Designing for the Social Web: Signs of Life

Given the choice between something that nobody has chosen to do and something that many people are doing, it is human nature to gravitate to what others are doing. Design accordingly.

It has long been known that savvy restaurants use a bag of tricks to build buzz and interest. One trick is to seat early customers near windows so that people passing by will think the place is full. This has the effect of making the place seem popular as people usually can’t see the empty seats that are further inside the restaurant.

A second trick restaurants use is to create a line out the door so that people think there is strong demand. This is also often artificial, making us think that many people are waiting to get in. Sometimes they merely create lines by not letting people sit down, making an excuse that the empty seats are “reserved”. Other times they simply don’t let people in. This is often practiced by nightclubs, who rely even more on mystique and exclusivity than restaurants do.

These techniques leverage powerful social behavior. When people are searching for a place to eat, they rely on the behavior of others to help them make their decision. They seek out signs of life…signs that other people are present and already doing something. If they are doing it, it must be worth it, we think. Given the choice between something that nobody has chosen to do and something that many people are doing, it is human nature to gravitate to what others are doing.

On the web, signs of life are extremely important, for several reasons.

  • Too much choice
    One reason is the sheer amount of choice we face. As the web continues its torrid growth, we simply have too many web sites to sort through, too many places to buy products from, too many software providers to pick from.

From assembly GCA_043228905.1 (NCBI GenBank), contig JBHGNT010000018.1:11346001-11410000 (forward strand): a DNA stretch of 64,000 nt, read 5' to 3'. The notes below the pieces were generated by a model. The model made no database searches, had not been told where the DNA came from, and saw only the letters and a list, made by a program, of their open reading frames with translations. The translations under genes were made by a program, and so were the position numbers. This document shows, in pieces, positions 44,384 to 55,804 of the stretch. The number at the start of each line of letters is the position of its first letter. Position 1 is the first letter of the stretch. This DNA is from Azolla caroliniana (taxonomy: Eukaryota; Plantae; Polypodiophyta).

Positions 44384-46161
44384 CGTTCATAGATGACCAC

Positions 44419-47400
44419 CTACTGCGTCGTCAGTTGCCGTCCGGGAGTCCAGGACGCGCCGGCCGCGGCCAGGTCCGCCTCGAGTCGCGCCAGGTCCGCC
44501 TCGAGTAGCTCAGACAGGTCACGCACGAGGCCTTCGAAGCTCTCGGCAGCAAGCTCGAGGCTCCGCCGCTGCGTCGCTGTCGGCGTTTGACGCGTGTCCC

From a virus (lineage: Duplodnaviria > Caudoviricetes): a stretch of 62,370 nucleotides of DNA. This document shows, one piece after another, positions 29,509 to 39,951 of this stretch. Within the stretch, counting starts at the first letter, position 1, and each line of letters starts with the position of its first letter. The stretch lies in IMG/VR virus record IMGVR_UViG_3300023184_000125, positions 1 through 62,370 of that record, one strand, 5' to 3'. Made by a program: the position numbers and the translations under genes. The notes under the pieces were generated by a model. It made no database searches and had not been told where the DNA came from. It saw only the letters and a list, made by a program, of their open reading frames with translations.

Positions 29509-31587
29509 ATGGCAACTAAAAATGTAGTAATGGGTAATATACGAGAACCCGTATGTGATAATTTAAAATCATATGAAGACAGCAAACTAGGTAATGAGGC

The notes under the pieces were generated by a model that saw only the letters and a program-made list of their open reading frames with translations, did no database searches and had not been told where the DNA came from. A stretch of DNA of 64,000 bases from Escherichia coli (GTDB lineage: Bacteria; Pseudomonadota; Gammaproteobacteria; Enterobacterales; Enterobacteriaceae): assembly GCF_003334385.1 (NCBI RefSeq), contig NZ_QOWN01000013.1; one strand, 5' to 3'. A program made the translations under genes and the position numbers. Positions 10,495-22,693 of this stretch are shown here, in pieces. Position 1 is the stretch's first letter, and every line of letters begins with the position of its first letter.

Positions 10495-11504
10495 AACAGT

• Black box of use
    Another reason signs of life are important is that web applications are like black boxes. Many applications, like Google Docs, for example, require a login to use. Because of this we simply can’t see what others are doing with the software. We can’t see if they’re using it well or not using it at all.

When sites leverage signs of life well, it provides welcome direction for folks trying to make a decision. A great example of signs of life is the Freshbooks home page, which contains an interface element called “Some of our happy users…”.

Freshbooks Homepage - Annotated

The happy users element does many things well. Most importantly, it is authentic. You immediately get the sense that these are real people who actually do like the product. The pictures are decent, but not airbrushed or overly produced. The quotes sound like real people, not infomercial-like. Subtle touches like using people from all over the world and including team size add to the sense that these people are just like you: the intended audience.

In addition to these testimonials, there are many other ways to leverage signs of life. I describe several more in Designing for the Social Web. But though leveraging signs of life in your design is powerful, it must be authentic. You can’t use stock photography and made-up quotes and expect people to react positively to them…people can smell fake a mile away.

While the Freshbooks people aren’t actually standing in line outside the door of a restaurant, they might as well be. They’re having the same effect: showing others there are people here using this software…acting as signs of life on what could otherwise be a desolate home page.

Published: May 28th, 2008

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